Every day of my apprenticeship begins with tending the chickens at the farm. I grab a couple bags of feed and head out to the pasture, my cheeks tingling with the cool, crisp air; my boots drenched with dew. As the golden morning light slowly cascades over the wet grass, I greet our flocks of broilers and layers, move them to fresh pasture, and refill their feeders and water.
Gifts and Stewardship
Working with chickens reminds me of the sacrifice they make so that I can feed myself and my communities. Layers gift us with eggs, and broilers, spent hens, and old roosters gift us with their flesh to eat. As someone who raises chickens for eggs and processes them for meat, I am intimately aware of the relationship between life, death, and nourishment.
Stewardship means that I protect, manage, and am responsible for the well-being of these creatures I help serve. I consider myself a steward of both the chickens I raise and the pastures they roam. I manage the process by which the chickens enhance the pasture by introducing them to it and planning where and when they go. I am not the reason this process happens – I am just the manager. It is the land that works in concert with the chickens to produce and become food for others.
Having the honor to witness and facilitate this reciprocal relationship between chickens and pasture has taught me so much about how generous the land is. On the land lives the plants that capture sunlight to photosynthesize into food. The land is the home of the fungi that facilitate nutrient uptake for plant roots and the worms that break down organic matter, deposit castings in the soil, and provide a delicious treat for chickens. The land is host to oceans of fish, grasses that feed ruminants, and forests that shelter deer and provide timber. It provides for us in innumerable ways.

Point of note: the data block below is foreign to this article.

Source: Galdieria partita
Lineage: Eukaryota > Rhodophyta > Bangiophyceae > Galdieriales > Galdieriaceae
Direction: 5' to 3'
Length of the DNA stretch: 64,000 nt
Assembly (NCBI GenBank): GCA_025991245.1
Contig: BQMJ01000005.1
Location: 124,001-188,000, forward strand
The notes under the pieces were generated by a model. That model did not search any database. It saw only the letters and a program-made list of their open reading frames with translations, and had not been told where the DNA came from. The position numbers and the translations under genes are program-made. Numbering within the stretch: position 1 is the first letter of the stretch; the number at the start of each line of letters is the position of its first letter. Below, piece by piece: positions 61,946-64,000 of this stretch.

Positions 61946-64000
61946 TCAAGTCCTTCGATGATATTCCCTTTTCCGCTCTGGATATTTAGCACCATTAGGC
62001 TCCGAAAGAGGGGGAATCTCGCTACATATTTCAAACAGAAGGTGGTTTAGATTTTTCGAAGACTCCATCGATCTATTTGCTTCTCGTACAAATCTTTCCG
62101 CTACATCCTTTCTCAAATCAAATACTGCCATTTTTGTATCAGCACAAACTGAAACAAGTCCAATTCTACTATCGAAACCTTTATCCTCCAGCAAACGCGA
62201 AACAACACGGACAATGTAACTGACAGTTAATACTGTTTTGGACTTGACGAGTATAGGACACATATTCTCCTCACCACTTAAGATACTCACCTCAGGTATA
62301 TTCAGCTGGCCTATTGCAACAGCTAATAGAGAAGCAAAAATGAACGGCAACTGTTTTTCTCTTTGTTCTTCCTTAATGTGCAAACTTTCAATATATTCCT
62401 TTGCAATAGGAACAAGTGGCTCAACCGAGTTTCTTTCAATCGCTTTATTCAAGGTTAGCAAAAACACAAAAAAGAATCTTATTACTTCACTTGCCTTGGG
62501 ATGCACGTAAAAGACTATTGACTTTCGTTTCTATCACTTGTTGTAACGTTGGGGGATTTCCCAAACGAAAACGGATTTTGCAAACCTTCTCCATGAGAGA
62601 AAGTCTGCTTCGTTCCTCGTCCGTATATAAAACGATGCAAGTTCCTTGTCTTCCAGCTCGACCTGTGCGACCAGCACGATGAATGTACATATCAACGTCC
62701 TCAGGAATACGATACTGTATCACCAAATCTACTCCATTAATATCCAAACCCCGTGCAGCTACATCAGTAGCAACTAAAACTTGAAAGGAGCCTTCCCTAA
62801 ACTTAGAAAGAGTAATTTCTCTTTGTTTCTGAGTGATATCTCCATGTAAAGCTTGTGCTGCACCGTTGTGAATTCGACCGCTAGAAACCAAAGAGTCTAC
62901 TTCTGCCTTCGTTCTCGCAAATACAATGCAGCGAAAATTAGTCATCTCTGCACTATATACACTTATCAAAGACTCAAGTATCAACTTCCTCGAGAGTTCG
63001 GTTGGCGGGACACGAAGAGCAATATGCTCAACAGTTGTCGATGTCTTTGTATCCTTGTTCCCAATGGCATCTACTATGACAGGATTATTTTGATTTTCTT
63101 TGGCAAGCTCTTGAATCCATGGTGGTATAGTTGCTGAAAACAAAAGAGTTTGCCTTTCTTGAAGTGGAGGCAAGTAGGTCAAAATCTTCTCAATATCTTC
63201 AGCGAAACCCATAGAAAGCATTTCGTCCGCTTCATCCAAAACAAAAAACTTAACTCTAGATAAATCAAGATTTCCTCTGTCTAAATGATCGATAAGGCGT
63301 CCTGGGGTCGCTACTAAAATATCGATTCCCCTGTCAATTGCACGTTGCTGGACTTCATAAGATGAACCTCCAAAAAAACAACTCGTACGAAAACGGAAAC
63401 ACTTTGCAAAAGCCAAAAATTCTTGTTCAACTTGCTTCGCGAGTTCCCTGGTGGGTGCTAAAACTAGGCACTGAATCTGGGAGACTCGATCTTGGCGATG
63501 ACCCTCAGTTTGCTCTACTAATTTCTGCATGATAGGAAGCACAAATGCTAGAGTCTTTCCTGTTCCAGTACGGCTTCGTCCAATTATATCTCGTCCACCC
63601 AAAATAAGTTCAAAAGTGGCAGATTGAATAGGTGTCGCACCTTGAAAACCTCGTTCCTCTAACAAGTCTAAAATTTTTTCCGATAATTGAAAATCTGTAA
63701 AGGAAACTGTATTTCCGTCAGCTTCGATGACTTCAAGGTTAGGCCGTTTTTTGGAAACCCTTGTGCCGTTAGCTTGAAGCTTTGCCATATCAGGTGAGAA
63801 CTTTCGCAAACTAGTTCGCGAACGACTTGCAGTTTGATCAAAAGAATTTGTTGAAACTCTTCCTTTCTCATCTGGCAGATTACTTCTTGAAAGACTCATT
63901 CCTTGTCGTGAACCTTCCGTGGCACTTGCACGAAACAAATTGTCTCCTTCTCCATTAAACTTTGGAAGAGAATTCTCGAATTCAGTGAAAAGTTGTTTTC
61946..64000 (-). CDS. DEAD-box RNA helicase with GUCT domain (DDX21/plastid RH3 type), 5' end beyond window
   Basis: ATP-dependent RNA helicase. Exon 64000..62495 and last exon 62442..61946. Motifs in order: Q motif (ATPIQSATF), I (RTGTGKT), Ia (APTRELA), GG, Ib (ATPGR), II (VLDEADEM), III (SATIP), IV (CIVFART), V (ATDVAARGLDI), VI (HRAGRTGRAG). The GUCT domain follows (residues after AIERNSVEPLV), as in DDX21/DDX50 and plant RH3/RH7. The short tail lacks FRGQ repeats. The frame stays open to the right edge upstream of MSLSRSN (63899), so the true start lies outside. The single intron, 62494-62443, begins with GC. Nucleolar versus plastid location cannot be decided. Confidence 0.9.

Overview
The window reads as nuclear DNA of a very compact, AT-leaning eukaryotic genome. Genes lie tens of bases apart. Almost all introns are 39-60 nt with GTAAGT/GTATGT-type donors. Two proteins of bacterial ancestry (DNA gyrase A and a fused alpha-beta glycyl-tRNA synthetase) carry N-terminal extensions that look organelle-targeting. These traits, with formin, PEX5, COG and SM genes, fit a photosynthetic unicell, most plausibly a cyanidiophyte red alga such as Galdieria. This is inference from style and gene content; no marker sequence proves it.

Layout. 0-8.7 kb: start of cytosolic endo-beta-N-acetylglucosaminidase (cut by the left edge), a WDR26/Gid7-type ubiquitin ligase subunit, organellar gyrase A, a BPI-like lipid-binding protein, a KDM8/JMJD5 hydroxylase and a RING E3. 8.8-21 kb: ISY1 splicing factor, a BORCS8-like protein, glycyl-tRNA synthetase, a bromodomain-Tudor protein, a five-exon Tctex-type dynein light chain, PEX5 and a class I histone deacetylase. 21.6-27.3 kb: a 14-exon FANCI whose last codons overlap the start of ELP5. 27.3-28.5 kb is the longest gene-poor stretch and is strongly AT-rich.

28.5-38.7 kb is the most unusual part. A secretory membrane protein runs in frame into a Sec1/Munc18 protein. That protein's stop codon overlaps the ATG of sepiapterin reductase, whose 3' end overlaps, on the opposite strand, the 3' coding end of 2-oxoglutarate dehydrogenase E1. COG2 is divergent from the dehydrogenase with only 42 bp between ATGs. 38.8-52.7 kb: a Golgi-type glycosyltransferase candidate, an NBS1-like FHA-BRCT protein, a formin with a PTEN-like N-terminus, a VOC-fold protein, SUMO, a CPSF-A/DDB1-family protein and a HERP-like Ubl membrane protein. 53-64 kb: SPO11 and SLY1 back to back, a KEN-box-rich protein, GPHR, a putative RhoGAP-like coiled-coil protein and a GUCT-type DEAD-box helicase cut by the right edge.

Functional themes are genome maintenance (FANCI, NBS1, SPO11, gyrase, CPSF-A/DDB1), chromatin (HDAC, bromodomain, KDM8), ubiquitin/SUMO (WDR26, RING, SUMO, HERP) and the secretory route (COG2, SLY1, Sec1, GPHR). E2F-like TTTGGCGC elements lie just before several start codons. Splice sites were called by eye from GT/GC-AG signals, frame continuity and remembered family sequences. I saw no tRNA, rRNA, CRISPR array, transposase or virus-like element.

Offerings to the Land
The land offers us so much every day, and a way we can convey our appreciation for the land’s generosity is through making our own offerings to it. A land offering is a way of expressing gratitude and reverence for the abundance and protection the land provides us with. These gestures are a symbolic way we can celebrate and offer thanks to the spirits and deities that protect the land, as well as to the other beings that inhabit it and nourish us.
Offerings are an important component of many spiritual practices. In different traditions, they can take many forms, such as prayer, song, pouring libations in ritual, or presenting food or sacred objects. For me, the increased fertility I facilitate through thoughtful pasture rotations is one offering I make to the lands I steward.
Chicken manure is high in nitrogen and also contains significant amounts of phosphorus and potassium, so I plan my rotations with the goal of encouraging uniform manure deposition to increase pasture fertility. In contrast to continuous grazing where chickens would have unrestricted access to a section of land, through rotational management, the pasture is subdivided and the chickens are moved from one area to another, allowing previous sections to rest to avoid forage depletion or overfertilization. I have primarily raised chickens in chicken tractors and with ElectroNet fencing, so by utilizing those tools, I’m able to control where and how much manure the chickens deposit on pasture.
Managing these rotations has resulted in discernible changes to the quality of the pastures from year to year. I witnessed sections of the farms I worked where we pastured our chickens explode in vibrancy with bright-green forage in the summer and purple asters in the fall, as well as watched herbs, such as plantain and yarrow, proliferate.